ECLAC participates in the XII Edition of the International Economic Week – The Economics of Natural Resources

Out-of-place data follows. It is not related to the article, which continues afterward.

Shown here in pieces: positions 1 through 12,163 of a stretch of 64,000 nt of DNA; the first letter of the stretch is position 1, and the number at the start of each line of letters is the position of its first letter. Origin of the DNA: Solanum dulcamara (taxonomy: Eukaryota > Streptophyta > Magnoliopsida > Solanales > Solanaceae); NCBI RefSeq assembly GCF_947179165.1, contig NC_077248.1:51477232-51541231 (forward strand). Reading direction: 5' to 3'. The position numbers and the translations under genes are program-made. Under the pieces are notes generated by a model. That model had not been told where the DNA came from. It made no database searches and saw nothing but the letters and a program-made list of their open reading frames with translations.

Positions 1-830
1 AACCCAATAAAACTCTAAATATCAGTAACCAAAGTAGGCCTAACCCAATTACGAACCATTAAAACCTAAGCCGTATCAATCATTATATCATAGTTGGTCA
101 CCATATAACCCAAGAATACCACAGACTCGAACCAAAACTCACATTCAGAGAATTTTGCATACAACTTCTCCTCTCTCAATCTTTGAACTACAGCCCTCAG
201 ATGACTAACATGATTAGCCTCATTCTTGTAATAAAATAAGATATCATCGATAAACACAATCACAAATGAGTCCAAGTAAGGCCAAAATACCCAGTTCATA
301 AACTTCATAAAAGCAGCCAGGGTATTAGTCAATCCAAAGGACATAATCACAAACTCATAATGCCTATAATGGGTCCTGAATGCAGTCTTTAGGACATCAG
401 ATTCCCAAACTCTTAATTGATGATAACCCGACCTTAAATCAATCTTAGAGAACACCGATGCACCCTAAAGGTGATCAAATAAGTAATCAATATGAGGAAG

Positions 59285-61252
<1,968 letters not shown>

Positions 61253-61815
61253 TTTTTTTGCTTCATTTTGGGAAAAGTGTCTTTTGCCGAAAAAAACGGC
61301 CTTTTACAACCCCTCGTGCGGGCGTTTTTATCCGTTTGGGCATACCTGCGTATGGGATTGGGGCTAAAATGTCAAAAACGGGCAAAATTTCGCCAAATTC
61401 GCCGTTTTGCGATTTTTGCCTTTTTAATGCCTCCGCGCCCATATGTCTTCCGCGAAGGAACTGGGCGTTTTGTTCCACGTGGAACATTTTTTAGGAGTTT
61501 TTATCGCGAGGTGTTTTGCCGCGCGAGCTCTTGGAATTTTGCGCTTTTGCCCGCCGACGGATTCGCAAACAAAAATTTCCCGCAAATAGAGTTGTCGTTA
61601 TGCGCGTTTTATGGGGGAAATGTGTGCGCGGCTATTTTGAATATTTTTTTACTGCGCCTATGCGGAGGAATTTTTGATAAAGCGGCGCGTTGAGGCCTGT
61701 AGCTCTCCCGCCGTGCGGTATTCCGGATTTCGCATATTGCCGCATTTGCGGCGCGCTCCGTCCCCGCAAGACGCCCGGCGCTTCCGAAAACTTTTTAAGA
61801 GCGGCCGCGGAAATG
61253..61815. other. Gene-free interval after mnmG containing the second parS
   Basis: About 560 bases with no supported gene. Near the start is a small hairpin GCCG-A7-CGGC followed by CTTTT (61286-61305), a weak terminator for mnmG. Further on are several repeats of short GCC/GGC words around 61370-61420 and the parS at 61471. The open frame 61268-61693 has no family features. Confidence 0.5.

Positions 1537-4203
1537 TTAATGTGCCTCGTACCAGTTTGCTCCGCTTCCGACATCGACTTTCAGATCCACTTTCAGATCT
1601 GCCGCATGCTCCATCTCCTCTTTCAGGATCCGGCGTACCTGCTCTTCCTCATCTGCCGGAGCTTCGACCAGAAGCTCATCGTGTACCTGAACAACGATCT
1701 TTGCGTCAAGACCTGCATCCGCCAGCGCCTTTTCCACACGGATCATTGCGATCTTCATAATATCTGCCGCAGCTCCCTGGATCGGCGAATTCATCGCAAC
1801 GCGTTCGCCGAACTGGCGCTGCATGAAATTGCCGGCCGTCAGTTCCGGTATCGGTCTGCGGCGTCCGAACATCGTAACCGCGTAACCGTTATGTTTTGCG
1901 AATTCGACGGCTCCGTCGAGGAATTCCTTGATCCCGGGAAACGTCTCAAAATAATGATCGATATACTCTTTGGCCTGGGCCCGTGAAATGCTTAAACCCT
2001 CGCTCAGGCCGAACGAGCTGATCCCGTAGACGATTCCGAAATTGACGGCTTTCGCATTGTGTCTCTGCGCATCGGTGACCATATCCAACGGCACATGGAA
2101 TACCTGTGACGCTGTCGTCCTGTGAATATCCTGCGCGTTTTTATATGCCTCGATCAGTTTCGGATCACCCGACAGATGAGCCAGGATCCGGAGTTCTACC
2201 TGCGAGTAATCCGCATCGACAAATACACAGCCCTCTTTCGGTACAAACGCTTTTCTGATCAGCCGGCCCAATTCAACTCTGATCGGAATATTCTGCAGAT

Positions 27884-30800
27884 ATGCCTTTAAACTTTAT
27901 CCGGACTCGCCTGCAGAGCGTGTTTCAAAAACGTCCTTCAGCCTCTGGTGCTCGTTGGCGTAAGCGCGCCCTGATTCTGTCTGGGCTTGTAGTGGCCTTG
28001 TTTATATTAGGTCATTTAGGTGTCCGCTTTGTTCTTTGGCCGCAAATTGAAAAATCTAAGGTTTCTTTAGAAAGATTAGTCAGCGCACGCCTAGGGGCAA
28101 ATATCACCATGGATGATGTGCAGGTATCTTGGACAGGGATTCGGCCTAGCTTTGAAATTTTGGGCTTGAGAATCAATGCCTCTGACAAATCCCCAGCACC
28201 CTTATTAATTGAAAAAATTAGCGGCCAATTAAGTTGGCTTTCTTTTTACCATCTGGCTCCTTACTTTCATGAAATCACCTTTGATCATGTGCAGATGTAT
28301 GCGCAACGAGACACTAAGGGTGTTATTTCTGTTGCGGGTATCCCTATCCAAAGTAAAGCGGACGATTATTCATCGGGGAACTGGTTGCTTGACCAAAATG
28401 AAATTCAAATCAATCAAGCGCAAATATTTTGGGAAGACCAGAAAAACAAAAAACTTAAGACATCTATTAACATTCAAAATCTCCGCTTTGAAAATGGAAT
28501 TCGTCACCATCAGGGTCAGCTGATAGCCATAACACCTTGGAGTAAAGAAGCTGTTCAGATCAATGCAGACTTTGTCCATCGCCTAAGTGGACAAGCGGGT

Dr Jeannette Sánchez, Director of the Natural Resources Division, participated through her presentation on the role of natural resources in sustainable development in Latin America and the Caribbean. In this regard, she highlighted important milestones of the last two decades such as lower GDP growth, higher interest rates, exchange rate variability and price fluctuations, which have affected the countries of Latin America and the Caribbean. Similarly, she identified aspects such as low investment, and the delay of two decades in extreme poverty levels, as part of the region's structural problems. In this context, Dr Sánchez highlighted the wide diversity of natural resources (renewable and non-renewable) that the region has and that can contribute to the sustainable and inclusive development of the countries, provided they are properly managed. On the other hand, the dependence on natural resources increased, as well as the export of biomass and minerals. Although the export boom of primary resources and prices contributed to the reduction of poverty at the beginning of the century, the region registers high socio-environmental conflict, especially in sectors such as mining, water, forests and fossil fuels; as well as a setback in social indicators.